Non-Thesis with Graduate Co-op - MS Sample Plan of Study

First Year
COOP 5001.0Bioscience electives6.0ENVS 5063.0 
Bioscience electives6.0 Bioscience elective3.0 
 10 9 9 0
Second Year
COOP EXPERIENCEBioscience electives9.0Bioscience electives8.0 
 0 9 8 
Total Credits 45

Non-Thesis - MS Sample Plan of Study

First Year
BIO 5003.0BIO 6353.0BIO 6323.0VACATION
Bioscience electives6.0Bioscience electives6.0ENVS 5063.0 
  Bioscience elective3.0 
 9 9 9 0
Second Year
Bioscience electives9.0Bioscience electives9.0  
 9 9  
Total Credits 45

Biological Sciences Faculty

Shivanthi Anandan, PhD (University of California, Los Angeles) Vice Provost for Undergraduate Education. Associate Professor. Microbial genetics, in particular the analysis of light-regulated signal transduction pathways and the regulation of gene expression in photosynthesizing organisms.
John R. Bethea, PhD (University of Alabama at Birmingham). Professor. Neuroscience and immunology.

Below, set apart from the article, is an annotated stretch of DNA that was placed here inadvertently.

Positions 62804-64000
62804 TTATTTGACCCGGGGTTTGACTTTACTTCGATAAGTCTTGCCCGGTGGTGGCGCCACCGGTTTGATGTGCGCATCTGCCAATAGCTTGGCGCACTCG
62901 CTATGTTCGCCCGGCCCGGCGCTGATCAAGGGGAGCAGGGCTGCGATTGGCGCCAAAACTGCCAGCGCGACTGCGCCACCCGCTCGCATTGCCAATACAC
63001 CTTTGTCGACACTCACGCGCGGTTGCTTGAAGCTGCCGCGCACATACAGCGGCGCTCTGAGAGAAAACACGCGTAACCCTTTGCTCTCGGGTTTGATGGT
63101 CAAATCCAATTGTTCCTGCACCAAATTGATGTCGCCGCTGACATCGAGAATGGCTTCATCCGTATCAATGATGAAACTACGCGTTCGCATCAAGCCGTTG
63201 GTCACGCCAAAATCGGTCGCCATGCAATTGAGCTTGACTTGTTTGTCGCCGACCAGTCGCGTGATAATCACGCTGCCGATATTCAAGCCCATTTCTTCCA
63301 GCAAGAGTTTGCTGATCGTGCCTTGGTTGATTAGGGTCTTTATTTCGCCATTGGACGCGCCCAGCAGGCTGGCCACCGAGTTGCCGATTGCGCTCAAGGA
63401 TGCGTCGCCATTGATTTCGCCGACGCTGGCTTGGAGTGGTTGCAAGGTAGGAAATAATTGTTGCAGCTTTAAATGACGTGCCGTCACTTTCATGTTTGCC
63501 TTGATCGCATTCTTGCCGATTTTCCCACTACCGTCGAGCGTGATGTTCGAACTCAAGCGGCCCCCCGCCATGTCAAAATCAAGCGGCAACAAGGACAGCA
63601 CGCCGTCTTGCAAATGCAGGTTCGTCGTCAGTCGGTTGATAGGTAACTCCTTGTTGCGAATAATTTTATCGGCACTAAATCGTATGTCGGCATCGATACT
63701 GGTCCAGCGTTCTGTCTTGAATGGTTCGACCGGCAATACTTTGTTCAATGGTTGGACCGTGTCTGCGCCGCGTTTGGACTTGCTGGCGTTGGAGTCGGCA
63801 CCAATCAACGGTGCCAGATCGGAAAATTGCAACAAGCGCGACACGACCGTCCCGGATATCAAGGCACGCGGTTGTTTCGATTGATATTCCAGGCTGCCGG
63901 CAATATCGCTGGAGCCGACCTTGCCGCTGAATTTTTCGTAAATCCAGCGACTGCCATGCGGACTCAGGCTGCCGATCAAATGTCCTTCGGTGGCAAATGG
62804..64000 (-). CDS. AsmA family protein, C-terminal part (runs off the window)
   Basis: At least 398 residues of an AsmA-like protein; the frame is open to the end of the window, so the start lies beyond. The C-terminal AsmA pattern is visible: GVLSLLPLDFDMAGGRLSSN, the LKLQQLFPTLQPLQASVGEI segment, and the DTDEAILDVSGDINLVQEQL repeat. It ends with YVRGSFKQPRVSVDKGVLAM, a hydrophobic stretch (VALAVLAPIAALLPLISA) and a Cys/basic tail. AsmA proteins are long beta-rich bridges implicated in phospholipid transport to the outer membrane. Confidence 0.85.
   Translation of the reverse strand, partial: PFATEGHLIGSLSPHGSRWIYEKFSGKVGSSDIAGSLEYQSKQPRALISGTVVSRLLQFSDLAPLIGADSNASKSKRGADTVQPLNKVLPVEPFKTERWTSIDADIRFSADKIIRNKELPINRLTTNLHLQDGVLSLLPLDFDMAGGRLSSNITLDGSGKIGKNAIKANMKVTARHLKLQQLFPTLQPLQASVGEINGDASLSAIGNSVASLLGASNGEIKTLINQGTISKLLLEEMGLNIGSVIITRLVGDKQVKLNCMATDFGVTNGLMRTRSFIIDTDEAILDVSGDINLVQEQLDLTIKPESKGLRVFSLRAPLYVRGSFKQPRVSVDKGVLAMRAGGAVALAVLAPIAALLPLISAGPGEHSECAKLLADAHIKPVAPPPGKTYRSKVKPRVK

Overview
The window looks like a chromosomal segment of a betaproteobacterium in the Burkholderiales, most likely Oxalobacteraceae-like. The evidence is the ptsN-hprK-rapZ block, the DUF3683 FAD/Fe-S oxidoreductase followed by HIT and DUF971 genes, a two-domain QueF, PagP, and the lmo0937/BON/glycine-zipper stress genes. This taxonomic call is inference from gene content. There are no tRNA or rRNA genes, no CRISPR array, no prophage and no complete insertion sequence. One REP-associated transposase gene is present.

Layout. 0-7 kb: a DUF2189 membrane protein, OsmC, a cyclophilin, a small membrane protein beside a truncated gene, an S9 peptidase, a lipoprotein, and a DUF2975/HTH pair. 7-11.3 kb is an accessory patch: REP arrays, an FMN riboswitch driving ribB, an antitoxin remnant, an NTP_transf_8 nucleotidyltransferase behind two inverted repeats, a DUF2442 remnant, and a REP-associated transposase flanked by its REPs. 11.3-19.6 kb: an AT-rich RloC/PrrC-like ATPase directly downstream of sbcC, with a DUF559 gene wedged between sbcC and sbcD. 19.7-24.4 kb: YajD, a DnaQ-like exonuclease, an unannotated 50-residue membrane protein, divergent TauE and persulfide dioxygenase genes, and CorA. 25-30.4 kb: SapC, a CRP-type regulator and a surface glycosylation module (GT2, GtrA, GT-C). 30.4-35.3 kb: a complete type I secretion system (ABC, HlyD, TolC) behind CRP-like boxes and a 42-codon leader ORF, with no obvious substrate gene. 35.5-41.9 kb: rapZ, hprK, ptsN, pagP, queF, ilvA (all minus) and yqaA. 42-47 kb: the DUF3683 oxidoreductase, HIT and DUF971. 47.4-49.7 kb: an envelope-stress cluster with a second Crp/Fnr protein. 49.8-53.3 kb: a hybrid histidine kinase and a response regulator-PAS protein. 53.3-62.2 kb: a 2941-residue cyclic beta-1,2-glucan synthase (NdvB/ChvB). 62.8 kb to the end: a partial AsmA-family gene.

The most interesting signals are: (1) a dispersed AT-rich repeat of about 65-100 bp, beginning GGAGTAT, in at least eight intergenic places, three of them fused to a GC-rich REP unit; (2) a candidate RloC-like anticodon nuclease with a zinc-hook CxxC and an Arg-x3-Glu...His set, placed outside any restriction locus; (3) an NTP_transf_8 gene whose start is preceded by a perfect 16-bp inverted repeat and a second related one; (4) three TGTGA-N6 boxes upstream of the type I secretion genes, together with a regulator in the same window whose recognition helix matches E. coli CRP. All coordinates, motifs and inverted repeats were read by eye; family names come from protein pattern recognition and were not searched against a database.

Valerie Bracchi-Ricard, PhD (University Joseph Fourier, Grenoble, France). Research Assistant Professor. Role of TNF and TNF receptors in neuroinflammation and remyelination following spinal cord injury.
Laura Duwel, PhD (University of Cincinnati) Assistant Department Head, Department of Biology. Teaching Professor. Immunology and microbiology.
Felice Elefant, PhD (Temple University) Director of the Biology Graduate Program. Professor. Understanding the roles of two classes of chromatin regulatory proteins termed histone acetyltransferases(HATs)and histone de-methylases.
Denise Garcia, PhD (UCLA). Associate Professor. Neuroscience, the role of astrocytes in the central nervous system.
Tali Gidalevitz, PhD (University of Chicago). Associate Professor. Genetic and molecular pathways regulating protein folding homeostasis, and their role in protein conformation diseases, aging, and development.